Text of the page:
# Maximum Power Transfer Theorem

The **Maximum Power Transfer Theorem** states that the maximum power is delivered to a load when the resistance of the load is equal to the source resistance.

So what does that mean? It means that in order to deliver **maximum power** to a **load **of a circuit we should aim to **match** the **resistance **of our **source **which is driving the load to the ** load resistance**. This is a very important point which should be kept in mind! Expressed mathematically, we need:

## Derivation:

We can derive the above by considering the circuit below:

To determine the **maximum power**, we need an expression for power in terms of **resistance **and then we can **differentiate and equate to zero** and solve for **R**:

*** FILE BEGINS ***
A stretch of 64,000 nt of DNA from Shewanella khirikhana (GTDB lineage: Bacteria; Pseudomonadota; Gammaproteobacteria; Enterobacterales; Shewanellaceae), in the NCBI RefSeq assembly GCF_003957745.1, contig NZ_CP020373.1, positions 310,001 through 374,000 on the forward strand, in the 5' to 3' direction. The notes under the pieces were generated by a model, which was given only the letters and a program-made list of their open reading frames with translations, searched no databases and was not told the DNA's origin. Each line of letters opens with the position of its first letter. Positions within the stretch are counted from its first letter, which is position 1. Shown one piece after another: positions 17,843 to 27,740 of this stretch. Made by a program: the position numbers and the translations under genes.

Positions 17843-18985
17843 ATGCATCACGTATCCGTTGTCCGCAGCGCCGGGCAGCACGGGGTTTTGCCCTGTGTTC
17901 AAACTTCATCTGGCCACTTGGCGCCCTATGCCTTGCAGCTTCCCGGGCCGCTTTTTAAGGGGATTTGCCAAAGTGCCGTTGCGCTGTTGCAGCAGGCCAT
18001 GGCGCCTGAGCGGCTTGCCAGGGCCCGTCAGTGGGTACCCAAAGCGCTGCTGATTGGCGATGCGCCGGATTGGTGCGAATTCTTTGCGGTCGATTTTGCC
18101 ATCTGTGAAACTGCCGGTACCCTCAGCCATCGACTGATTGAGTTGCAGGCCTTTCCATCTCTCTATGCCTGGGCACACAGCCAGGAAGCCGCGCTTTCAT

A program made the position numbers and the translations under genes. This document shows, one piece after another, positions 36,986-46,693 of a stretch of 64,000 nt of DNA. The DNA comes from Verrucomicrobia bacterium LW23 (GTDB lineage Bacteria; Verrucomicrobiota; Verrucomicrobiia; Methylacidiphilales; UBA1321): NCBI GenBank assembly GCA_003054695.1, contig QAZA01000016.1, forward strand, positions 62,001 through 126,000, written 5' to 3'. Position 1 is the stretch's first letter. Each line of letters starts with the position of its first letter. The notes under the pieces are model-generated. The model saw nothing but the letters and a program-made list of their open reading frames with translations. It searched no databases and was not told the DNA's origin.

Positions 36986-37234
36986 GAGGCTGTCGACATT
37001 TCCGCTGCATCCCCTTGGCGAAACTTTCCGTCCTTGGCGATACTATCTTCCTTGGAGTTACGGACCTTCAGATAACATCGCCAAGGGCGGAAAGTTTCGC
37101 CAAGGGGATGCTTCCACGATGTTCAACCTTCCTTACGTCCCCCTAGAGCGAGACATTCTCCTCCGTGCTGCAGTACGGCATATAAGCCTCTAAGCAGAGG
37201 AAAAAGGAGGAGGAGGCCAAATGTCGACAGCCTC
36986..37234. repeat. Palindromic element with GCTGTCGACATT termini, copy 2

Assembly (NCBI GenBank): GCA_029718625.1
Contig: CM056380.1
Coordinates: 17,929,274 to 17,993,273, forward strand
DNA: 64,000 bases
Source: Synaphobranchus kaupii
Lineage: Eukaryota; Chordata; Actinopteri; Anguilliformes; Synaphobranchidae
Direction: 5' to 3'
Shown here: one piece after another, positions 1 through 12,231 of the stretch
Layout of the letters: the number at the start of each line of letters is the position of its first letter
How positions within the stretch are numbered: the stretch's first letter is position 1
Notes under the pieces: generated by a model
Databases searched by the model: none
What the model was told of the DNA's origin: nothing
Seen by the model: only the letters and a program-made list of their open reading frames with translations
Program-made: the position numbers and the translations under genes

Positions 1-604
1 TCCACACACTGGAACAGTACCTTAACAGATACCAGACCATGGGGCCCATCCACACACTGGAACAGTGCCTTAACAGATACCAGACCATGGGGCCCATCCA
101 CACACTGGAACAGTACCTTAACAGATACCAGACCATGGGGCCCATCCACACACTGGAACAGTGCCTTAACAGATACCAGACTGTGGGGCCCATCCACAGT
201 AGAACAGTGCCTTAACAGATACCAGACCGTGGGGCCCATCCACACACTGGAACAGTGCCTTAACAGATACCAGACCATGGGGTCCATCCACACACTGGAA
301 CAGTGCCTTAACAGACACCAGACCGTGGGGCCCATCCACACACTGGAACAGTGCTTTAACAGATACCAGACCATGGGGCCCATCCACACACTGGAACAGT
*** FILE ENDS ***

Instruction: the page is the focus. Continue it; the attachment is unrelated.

From here we can differentiate with respect to Rl using the chain rule and equate to zero to find the maximum:

If we define the denominator to be *u*, then the above becomes:

Taking the derivative with respect to u:

For the chain rule, we then need to take the derivative of u with respect to Rl:

From here we can apply the chain rule to determine the derivate with respect to Rl:

The maximum can then be calculated by equating this to 0:

Which is what we expect! Maximum power is transferred to the load when the **source resistance matches the resistance of the load**.

### Example:

**1. **Calculate the value of Rs such that maximum power is delivered to the load in the following circuit:

**Maximum power** is delivered when **Rs is equal to Rl** i.e. when the **source resistance is 10kΩ**.